It's been a beacon for travellers, a guide for keeping time, and in some cultures, it's even been a god. It's the only celestial body ever visited by man, and NASA is talking of a permanent outpost there. But just how did the moon form?

 

The formation of The Moon

 

There have been four theories on how the moon formed. All but one, have significant weaknesses.

 

The Capture theory

 

This states the Earth simply captured The Moon through it's own gravity. This theory would show why the moon and the earth have different iron compositions, if they formed in two different places in the solar system, however, it does not explain why the moon is moving away from us each year - or how the Earth's gravity managed to capture something that big in the first place, since the moon is roughly a quarter the size of the earth. And if the earth did capture the moon, it would be moving closer to it, not further away.

 

goim014.jpg

 

The Accretion theory

 

This theory states the earth and the moon were formed as a double system. But there are a lot of problems with this theory, such as the angular momentum of both planets.

 

Fission Theory

 

This theory was proposed by George Darwin, the son of Charles Darwin and in part received some attention because of his father. However, he very soon moved out of his father's shadow. George Darwin discovered through mathematical calculations that the moon is moving gradually further away from the earth each year, and managed to work it backwards, to get to the stage where the moon was moving around the earth 5-6 times a day, however, unfortunately he couldn't get any further, the maths just wouldn't let him do it.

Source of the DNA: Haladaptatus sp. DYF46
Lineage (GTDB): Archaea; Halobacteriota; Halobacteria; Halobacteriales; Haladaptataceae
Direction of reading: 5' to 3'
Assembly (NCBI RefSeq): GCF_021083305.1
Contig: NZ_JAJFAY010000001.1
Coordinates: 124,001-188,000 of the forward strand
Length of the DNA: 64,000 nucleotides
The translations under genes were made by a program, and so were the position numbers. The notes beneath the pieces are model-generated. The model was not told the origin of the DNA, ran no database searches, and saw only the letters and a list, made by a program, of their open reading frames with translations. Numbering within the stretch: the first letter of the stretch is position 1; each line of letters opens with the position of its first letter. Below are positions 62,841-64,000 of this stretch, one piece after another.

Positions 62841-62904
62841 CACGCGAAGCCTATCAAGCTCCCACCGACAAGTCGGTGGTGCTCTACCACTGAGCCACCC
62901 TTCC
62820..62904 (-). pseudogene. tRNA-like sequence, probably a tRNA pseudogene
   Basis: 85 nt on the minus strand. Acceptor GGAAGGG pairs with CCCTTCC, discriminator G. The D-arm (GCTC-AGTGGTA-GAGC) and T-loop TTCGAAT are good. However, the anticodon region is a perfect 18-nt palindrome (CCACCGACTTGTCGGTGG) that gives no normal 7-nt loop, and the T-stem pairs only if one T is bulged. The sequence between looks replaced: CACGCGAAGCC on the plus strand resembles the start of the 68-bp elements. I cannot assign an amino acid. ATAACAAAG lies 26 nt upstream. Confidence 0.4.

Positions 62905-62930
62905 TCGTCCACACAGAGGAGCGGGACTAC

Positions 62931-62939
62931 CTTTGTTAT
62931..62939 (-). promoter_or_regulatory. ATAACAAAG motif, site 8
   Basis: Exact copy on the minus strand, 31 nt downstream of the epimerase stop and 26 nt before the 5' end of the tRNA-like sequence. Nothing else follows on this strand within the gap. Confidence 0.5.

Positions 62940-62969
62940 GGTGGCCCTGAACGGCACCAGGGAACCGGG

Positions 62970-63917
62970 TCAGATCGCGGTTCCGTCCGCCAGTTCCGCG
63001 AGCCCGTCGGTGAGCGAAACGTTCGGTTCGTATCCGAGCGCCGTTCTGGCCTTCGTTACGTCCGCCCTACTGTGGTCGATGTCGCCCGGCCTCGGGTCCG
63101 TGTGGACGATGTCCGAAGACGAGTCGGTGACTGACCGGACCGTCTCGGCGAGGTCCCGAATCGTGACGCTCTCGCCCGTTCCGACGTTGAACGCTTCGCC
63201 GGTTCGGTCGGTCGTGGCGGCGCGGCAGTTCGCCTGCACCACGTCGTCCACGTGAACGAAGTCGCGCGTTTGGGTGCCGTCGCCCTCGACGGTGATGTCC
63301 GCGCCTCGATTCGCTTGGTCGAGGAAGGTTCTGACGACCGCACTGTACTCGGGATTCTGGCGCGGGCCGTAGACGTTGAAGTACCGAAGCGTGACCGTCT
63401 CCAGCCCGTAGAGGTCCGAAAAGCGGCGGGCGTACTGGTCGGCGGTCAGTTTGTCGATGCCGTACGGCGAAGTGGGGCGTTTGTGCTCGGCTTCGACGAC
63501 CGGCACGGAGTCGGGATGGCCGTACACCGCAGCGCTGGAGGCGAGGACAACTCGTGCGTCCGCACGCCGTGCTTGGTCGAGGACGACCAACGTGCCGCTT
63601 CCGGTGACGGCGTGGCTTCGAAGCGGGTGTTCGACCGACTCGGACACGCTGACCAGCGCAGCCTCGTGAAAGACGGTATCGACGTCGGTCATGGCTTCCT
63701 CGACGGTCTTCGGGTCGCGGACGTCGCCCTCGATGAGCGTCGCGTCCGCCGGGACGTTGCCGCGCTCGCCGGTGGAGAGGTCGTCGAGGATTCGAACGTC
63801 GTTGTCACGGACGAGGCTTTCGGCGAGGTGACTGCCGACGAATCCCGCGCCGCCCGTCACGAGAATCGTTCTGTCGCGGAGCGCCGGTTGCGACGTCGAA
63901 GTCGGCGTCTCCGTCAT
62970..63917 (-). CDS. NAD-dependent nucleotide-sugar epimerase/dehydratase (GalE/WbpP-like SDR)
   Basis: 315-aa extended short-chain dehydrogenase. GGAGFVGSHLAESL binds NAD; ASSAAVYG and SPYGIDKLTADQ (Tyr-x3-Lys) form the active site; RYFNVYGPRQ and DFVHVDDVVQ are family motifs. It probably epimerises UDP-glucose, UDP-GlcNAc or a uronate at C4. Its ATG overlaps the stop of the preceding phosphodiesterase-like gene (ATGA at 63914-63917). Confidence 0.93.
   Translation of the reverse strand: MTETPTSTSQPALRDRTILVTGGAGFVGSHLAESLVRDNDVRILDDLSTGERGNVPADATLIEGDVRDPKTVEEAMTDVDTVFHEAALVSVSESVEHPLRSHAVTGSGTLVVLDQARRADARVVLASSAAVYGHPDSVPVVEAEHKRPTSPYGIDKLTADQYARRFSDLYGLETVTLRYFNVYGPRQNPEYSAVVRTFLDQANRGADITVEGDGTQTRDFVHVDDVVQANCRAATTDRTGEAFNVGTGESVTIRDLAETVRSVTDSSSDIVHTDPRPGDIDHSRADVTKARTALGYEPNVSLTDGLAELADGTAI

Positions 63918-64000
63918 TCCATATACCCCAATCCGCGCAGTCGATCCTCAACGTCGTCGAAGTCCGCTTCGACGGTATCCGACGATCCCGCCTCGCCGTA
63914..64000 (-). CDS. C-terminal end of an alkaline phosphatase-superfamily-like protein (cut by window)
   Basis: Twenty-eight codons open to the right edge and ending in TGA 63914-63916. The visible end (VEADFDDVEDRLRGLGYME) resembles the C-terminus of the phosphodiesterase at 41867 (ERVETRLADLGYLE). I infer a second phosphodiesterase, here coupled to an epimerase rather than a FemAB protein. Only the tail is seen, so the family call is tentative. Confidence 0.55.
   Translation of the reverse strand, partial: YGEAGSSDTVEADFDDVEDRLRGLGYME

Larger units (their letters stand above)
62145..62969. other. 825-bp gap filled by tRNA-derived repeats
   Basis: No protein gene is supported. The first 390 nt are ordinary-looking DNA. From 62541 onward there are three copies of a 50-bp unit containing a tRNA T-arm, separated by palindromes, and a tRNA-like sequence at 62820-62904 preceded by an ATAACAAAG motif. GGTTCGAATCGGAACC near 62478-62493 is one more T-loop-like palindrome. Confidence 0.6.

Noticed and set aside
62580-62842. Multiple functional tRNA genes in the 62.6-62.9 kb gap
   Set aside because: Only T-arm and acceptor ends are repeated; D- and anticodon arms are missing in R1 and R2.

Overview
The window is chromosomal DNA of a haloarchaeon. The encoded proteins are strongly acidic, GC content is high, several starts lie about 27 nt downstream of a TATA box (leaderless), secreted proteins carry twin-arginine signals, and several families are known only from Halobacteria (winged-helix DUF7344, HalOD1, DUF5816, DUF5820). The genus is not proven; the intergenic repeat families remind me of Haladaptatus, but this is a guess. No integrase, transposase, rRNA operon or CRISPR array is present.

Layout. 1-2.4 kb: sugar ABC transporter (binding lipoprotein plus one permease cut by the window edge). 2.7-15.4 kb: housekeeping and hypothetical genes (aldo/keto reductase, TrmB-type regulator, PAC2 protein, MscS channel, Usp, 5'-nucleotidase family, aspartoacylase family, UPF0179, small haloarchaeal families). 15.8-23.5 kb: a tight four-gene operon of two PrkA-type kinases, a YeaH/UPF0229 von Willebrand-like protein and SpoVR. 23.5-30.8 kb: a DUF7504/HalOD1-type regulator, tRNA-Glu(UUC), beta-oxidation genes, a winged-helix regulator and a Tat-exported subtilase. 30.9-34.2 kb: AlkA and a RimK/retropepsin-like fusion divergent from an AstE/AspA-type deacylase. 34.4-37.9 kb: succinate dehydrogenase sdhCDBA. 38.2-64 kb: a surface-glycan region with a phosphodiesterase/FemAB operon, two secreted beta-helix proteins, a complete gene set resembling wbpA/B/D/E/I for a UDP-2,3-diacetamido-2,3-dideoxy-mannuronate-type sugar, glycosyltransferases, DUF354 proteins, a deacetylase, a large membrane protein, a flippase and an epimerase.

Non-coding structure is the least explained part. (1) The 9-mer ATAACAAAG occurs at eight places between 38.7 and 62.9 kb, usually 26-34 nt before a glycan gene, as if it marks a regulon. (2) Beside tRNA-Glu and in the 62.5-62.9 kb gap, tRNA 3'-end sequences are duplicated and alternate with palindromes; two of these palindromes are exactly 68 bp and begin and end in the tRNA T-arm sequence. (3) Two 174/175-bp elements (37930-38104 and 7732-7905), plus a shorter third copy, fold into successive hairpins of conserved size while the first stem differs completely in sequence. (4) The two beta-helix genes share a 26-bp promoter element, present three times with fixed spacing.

It wasn't actually proved the moon is moving further away fro the earth until Astronauts landed on the moon and set up mirrors on the surface of the moon, approximately 86 years later. You can shine a light on the moon, this will bounce back, and you can monitor the distance. The distance the moon is moving away from the earth is 3.8 centimetres per year.

 

The fission theory states that the earth just ejected part of it's mass which then started orbiting around the earth, becoming the moon.

 

Moongiantimpactweb.jpg

 

The giant impact theory

 

This theory is the most up-to-date and accurate theory as to how the moon formed. According to tests done, another planet about the size of the current planet Mars could have formed near the Earth at the start of the solar system. This theory stipulates that the planet came too close to Earth, and smashed into it. The debris then was thought to coalesce into the moon without a year. The planet in this theory which crashed into Earth has been called "Theia".

 

It accounts for the small metallic core of the Moon, as well as the fact that the moon has a much lower iron content than the Earth, which was proven when Astronauts brought back moon rocks after the Apollo missions. There are a few small discrepancies still to be corrected, but by large, it works. The Earth was probably molten at this time anyway, but we believe that this is what started the Earth spinning, which is what gave us day and night.

 

moon-formation.jpg?w=360


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⁠— Geoffrey Chaucer, The Canterbury Tales: The Knight's Tale

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Thanks Crusader! I try to add pictures that immediately hook people, looks like I'm on the right track! :D


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The fields have eyes, and the woods have ears.

⁠— Geoffrey Chaucer, The Canterbury Tales: The Knight's Tale